When is the "slow season" for your business, and how do you plan for it?
The answer really depends on what kind of business you have, but the key take-away is plan for it and use it to your advantage.
Brett Farmiloe, founder & CEO of Markitors, a digital marketing company that connects small businesses to customers through organic search, asked small business owners and business professionals for their best tips for using their slow season and shared them on SCORE’s website recently. They provided some good ideas and here are some:
Get approvals before big trips. Summer can be a slow time for our business because we have so many of our high-end clients go on extended vacations. Before clients leave on trips, we ensure that we have designs approved and furniture ordered to make sure there isn’t too much pending while they are away. We set lots of design meetings in the spring to plan for the slower summer months. -- Alisha Taylor, Alisha Taylor Interiors
Plan to offer season specials. Although the weather in Sedona, Ariz., is beautiful year-round, we still tend to see a slow down towards the end of the year when it gets a little chilly. We plan for it by offering different types of retreats and specials during that time of the year. It is perfect for individuals or couples looking to travel around the holidays and allows for some new experiences internally as well. -- Gregory Drambour, Sedona Retreats
Test out new strategies. Seasonality is a huge factor for us. The hospitality industry ebbs and flows at different times, depending on what city you’re talking about. For example, in Phoenix, business slows down when the weather heats up. In New York, the slowdown happens in the cold winter months. Fortunately, when one city is slow, another one is busy as hospitality is never 100% dormant. While breaking into a new city isn’t feasible for every small business during a slow season, testing new strategies in your current market is. Take advantage of the slower flow of business to take a look at your existing processes, pinpoint opportunities for improvement, and use the slower months to build new things. -- Zack McCarty, Qwick
Focus on client retention. After the summer season burns out into fall, we typically experience a lull in business. We plan for this by leaning into customer retention. The ability to retain and expand existing customers helps us when we can't depend on significant new business during slow seasons. We look into data and find customers who can potentially expand their contract with us. -- Nik Sharma, Sharma Brands
Set aside funds and stay active. The slow season of our business (residential real estate investing) is the winter months, specifically December through February. We plan in advance by capitalizing on the active, fast-paced months for the rest of the year. We set aside the same percentage of money from every transaction even in the months when our income is much higher than the slow season. We have also found that our slow season is a great time to capitalize on growing our business. Many people in our industry take time off around the holidays, but we choose to work a few hours per day to network and keep our website and socials active. This sets us up for success once the slow season passes. -- Andy Kolodgie, The House Guys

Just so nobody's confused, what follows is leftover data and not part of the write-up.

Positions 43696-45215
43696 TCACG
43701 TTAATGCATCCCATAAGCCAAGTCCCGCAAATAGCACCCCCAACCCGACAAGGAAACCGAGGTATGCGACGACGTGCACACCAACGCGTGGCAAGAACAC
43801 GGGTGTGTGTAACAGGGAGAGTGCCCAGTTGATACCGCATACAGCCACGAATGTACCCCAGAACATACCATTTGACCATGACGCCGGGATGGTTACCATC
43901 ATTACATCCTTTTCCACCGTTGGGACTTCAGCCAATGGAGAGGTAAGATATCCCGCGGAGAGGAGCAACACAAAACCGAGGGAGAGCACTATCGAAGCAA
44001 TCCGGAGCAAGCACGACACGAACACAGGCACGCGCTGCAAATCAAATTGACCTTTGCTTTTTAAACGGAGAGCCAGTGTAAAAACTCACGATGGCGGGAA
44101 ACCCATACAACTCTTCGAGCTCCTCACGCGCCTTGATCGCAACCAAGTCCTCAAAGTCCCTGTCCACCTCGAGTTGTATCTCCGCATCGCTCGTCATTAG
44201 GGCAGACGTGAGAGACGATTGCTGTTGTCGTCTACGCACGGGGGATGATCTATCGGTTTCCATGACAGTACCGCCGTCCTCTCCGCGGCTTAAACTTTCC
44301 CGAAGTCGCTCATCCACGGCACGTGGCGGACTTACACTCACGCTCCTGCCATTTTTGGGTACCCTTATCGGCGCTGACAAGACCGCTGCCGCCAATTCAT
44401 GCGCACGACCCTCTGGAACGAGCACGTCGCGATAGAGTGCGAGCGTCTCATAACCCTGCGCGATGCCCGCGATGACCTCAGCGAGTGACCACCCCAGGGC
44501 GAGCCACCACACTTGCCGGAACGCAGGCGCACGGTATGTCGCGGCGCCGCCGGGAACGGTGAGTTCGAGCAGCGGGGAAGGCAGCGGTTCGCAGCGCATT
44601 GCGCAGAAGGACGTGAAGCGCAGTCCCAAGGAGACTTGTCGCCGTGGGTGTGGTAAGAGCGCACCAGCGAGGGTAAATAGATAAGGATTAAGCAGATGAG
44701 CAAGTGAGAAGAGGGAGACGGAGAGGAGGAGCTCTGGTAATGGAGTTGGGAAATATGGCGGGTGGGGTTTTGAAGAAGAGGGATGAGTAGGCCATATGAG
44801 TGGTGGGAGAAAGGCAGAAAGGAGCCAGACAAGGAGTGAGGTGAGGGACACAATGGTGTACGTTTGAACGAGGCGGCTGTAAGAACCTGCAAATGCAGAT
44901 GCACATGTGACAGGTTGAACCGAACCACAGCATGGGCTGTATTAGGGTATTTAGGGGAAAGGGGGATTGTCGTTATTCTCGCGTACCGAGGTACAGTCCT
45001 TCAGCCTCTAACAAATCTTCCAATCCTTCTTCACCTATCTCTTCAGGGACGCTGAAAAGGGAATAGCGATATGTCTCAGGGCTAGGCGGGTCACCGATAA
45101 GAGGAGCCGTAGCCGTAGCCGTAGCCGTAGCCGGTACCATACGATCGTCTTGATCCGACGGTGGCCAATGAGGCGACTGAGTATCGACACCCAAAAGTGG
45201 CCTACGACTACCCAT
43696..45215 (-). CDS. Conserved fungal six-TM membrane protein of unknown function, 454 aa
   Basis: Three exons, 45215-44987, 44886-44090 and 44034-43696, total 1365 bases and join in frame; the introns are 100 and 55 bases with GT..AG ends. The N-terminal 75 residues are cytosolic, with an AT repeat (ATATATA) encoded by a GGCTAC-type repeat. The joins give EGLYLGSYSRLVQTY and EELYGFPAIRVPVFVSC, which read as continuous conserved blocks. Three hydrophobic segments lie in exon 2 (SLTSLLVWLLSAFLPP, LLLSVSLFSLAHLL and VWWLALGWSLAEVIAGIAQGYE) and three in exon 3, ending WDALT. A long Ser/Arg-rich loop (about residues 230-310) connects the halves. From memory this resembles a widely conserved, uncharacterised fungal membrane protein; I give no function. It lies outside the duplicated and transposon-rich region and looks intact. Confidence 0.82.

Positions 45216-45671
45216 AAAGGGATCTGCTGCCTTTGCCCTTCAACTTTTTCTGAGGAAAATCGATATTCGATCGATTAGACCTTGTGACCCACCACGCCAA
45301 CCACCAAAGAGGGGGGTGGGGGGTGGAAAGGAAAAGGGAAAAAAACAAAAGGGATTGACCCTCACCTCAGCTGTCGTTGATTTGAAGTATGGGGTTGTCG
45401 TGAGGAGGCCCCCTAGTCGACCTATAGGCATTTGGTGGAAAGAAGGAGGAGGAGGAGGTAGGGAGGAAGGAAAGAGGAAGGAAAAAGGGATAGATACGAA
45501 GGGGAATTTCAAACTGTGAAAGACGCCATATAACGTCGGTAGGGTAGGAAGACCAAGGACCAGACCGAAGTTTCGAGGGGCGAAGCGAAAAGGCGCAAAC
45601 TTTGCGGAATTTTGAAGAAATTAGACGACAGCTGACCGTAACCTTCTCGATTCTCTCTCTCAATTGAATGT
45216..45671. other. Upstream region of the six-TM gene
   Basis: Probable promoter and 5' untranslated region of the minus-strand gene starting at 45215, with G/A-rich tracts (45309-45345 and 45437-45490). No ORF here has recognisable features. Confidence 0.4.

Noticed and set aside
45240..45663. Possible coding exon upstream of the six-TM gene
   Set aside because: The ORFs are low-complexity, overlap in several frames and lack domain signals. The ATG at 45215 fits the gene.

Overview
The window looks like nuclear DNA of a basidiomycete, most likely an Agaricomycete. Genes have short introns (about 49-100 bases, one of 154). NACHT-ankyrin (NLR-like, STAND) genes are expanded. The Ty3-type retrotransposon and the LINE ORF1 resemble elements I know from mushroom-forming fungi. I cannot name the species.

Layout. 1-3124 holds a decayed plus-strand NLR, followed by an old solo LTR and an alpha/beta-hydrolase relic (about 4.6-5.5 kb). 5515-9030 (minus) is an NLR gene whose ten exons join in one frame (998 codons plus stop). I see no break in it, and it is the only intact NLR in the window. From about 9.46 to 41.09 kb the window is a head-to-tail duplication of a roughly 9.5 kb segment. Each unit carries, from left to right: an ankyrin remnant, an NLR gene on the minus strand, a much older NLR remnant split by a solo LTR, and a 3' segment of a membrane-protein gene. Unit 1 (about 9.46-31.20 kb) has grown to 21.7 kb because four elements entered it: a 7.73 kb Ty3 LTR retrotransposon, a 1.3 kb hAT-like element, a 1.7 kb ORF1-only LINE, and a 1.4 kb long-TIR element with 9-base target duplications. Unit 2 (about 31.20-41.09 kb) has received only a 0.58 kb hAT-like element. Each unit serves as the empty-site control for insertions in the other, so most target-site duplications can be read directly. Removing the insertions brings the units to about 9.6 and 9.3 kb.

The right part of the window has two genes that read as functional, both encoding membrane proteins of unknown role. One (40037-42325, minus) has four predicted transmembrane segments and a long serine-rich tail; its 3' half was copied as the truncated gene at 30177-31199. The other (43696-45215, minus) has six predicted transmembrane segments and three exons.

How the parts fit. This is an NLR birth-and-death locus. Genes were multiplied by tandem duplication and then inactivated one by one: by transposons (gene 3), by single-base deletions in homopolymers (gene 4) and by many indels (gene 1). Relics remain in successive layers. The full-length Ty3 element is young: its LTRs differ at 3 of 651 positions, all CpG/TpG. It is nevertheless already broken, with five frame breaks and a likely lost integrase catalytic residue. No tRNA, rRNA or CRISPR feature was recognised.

Build relationships. If you often refuse lunch invitations from colleagues, now is the time to agree. When you are not busy, you can connect by eating lunch and drinking coffee together. By establishing friendship in this way, you can accumulate your contacts and prepare for more cooperation in the future. -- Abby Ha, WellPCB
Pivot your client focus. Our slow season normally comes after tax season ends. For the first three weeks or so after individuals and businesses have filed their taxes and submitted their returns, we hardly get any new clients. To effectively plan for this, we pivot our services to other possible clientele outside of our main target audience -- coaching businesses. For instance, we offer our services to schools and nonprofit organizations during and shortly after tax season. In exchange for a small, heavily discounted commission, we develop and implement highly effective marketing strategies/campaigns for local schools and nonprofit organizations. We also provide career guidance services to the students in these academic institutions and the communities that the NGOs serve. By pivoting our services, we are still getting paid, albeit much less, and we are increasing our brand’s visibility in niche market segments.-- Sai Blackbyrn, Coach Foundation
Dean Swanson is a volunteer Certified SCORE Mentor and former SCORE chapter chairman, district director and regional vice president for the North West Region.